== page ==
As the creative director of Bionic Yarn, Pharrell Williams is using fashion as a platform for social change, collaborating with G-Star to create a denim collection made out of recycled fibers extracted from the ocean. The collaboration was announced this past Saturday at the Museum of Natural History, where an eclectic crowd listened carefully to environmentalists and scientists such as John Davis of the Vortex Project emphasize the importance of saving the oceans before marine animal life no longer exists.
According to the speakers, we have a responsibility to maintain the stability of our planet and most of us are completely ignorant of how our actions are affecting the future. Extracting and recycling plastic is not such a simple task; it requires a collective effort to stop using and producing plastic once and for all. Pharrell claims to also be learning about the environment and fashion as he goes. “Since I’m a novice in fashion and I waste everybody’s time on my own trying to figure out what they’re doing and how they’re doing it, I figured this was an interesting thing that popped up, the first thing that made sense because I got to add my little design to it. So if anything, I’m learning just as much as you guys.” He then continued, “I applaud the folks at G-Star because they’re a big force in fashion and they don’t have to care about these things. And I know it (the presentation) got a little heavy at times, but you know what? Sometimes the truth is heavy.” It sure is. While most people listened attentively to the presentation, some seemed uneasy as images of dead animals with plastic bags in their stomachs surfaced on the big screen. Pharrell ended his speech on a positive note, reminding the audience that as long as everyone collaborates and does what they’re supposed to do we can all be happy. “I like to make people happy” he said.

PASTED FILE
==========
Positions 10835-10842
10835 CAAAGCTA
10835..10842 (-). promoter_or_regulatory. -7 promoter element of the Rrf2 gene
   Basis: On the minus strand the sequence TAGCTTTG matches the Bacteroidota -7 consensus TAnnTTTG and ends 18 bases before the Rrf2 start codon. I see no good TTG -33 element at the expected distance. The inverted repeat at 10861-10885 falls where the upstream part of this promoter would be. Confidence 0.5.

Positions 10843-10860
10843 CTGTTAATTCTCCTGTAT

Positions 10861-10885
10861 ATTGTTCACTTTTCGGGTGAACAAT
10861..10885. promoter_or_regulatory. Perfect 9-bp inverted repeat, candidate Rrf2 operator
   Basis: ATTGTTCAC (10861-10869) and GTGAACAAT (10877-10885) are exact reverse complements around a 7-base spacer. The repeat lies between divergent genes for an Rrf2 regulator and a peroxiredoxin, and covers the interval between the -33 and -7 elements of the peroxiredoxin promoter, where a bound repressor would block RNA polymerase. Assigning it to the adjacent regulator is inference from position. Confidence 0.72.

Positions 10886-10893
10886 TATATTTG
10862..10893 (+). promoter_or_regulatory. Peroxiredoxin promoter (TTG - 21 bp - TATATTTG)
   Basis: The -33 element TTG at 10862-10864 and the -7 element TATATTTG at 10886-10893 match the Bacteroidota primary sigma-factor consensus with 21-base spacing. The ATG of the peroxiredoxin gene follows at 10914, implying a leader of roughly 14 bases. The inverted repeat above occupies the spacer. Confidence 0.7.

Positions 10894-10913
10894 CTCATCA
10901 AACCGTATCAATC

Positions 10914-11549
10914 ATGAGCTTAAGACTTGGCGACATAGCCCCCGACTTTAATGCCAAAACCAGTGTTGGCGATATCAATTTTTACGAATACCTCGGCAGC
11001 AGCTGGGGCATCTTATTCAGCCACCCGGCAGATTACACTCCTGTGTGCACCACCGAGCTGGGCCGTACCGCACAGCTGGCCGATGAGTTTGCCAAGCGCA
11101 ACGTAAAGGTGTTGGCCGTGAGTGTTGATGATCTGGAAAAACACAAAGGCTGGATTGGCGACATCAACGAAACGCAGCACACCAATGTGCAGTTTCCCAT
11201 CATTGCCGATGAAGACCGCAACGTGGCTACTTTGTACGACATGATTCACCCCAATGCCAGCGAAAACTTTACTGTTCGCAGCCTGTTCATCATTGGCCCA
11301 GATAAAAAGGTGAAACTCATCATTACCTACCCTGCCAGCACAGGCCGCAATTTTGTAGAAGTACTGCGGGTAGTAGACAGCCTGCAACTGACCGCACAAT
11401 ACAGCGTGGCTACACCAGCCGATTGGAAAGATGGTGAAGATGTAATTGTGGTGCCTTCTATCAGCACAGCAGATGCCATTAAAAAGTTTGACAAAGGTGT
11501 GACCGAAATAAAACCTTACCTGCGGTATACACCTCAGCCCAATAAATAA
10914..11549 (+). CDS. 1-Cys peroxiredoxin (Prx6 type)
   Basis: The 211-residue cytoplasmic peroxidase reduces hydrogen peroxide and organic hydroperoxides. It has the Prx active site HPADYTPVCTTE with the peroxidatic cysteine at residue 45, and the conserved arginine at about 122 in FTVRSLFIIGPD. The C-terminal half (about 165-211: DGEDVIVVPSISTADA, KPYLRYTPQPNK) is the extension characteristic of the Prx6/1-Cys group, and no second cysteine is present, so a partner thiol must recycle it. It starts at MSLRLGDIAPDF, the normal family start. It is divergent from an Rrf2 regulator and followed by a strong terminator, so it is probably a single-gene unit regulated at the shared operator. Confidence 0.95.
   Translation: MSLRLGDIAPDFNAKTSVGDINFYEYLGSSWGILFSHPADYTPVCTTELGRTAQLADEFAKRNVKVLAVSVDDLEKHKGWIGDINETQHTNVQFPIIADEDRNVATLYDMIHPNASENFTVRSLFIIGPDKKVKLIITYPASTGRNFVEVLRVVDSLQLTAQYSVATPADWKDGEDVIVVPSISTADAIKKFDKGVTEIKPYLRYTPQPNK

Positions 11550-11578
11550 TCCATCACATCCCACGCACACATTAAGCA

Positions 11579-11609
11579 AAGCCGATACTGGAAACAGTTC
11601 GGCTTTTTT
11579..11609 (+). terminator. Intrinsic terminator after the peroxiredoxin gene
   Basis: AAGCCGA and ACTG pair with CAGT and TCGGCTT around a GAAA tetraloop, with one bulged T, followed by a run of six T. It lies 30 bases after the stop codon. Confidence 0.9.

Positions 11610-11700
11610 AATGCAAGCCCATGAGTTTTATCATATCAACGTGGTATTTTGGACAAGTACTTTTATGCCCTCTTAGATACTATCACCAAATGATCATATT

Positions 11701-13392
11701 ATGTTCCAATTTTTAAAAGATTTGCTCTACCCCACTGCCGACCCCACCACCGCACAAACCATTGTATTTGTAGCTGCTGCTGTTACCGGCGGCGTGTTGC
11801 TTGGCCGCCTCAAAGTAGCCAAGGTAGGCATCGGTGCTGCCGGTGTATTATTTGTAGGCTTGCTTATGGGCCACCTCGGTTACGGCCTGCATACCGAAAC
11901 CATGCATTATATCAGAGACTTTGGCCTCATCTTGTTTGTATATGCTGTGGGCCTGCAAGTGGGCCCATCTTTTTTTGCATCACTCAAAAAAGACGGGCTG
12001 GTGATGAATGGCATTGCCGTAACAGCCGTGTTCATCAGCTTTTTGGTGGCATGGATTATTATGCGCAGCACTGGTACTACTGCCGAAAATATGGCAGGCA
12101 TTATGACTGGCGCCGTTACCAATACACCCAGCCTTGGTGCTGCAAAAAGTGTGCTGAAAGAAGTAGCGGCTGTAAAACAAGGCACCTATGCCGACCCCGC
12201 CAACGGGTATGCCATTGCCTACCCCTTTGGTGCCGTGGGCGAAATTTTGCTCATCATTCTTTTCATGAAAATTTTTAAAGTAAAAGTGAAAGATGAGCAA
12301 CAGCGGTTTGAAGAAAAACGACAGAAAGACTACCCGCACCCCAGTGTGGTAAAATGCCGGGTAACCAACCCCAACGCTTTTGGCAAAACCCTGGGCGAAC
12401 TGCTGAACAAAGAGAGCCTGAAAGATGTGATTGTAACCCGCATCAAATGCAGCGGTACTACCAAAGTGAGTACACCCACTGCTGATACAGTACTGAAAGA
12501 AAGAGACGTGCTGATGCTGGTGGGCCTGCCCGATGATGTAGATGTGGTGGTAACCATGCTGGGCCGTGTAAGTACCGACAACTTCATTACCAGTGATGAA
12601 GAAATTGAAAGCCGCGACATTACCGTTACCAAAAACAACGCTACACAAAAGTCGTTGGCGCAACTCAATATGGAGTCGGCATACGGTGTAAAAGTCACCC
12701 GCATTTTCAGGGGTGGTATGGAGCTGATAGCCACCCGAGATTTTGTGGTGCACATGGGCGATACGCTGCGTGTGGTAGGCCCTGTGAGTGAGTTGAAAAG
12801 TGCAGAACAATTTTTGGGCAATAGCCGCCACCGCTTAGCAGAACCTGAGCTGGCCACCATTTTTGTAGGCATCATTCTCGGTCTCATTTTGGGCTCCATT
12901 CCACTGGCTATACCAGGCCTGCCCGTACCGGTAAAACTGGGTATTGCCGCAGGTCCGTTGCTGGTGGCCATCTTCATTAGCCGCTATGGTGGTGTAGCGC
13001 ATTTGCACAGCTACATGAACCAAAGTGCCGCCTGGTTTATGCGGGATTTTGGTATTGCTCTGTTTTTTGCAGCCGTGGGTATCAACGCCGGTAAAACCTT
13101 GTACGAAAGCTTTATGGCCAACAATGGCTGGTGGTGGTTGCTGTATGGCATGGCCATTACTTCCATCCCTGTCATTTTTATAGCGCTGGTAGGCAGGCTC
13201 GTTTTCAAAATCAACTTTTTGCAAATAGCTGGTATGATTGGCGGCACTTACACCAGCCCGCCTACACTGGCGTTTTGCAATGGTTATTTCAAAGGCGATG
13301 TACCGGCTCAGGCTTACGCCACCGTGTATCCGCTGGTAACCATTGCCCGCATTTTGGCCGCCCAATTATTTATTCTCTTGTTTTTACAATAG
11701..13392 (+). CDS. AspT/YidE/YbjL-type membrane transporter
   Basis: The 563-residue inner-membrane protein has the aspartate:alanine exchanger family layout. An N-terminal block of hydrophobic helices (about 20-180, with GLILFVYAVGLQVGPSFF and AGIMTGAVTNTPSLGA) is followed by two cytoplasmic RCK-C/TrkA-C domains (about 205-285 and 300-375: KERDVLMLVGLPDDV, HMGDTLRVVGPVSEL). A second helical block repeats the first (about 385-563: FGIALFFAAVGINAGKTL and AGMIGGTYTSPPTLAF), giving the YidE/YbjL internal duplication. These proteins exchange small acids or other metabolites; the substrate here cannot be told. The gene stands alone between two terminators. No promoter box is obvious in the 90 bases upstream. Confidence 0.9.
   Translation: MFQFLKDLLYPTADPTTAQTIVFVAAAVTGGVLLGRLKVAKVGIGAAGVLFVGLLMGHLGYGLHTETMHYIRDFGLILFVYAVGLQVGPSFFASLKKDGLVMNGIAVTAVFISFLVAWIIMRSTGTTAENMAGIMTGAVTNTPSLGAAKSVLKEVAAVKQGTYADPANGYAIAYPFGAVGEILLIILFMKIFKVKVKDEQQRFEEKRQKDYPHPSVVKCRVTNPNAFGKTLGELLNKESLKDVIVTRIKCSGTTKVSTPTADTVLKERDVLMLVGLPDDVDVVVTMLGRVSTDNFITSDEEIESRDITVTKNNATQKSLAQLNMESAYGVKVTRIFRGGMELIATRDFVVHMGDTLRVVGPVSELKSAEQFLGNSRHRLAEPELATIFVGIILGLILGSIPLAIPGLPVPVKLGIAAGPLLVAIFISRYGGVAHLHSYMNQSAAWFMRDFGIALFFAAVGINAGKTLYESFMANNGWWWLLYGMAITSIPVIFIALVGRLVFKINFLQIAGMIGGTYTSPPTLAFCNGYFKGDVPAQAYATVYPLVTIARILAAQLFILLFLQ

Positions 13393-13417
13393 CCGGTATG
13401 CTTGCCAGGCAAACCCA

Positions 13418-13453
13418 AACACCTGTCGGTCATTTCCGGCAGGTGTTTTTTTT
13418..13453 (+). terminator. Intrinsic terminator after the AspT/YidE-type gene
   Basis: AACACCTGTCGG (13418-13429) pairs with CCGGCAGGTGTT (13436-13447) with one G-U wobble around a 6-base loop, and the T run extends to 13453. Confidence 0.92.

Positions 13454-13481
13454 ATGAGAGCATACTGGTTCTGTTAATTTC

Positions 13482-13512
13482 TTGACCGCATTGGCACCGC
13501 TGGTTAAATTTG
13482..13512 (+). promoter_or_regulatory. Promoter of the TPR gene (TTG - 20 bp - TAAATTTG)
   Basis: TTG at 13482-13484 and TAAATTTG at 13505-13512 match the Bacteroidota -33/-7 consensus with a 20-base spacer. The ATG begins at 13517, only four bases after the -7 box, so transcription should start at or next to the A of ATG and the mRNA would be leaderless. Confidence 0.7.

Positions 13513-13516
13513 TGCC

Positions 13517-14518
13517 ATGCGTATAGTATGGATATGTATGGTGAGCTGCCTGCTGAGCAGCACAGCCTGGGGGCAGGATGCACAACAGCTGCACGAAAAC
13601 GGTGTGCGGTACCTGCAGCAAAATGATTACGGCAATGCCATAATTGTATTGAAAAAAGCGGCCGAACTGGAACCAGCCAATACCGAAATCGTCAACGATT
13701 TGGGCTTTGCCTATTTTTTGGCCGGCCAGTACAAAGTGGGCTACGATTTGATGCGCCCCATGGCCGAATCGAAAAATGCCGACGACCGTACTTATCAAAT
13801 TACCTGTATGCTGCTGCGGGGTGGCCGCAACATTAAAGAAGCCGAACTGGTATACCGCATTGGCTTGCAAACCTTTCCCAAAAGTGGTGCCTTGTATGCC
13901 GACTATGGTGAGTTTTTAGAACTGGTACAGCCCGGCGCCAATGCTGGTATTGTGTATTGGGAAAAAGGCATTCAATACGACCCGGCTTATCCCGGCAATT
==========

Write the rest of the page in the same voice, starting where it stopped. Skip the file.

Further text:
“RAW for the Oceans” will be available in stores this summer. Be happy about it.
VISVIM’s Hiroki Nakamura brings passionate dedication to NYFW, showcasing new pieces from his aesthetically relaxed men’s collection and introducing his women’s line WMV to the US for the first time. Walking into his presentation the other morning felt like going back to the future, as his intention to create a more modern vintage style comes through in each and every carefully tailored piece. The room is dressed with old quilts, vintage motorcycles that he restored himself and a diverse array of to die for clothing. After 14 years in the business, Nakamura still longs for a personal connection with each piece he creates, going to unimaginable distances to craft a product that represents the concept of “Patina” and can age beautifully and naturally. The women’s collection designed alongside his wife Kelsi is no different and will be available at the Dover Street Market in New York in February.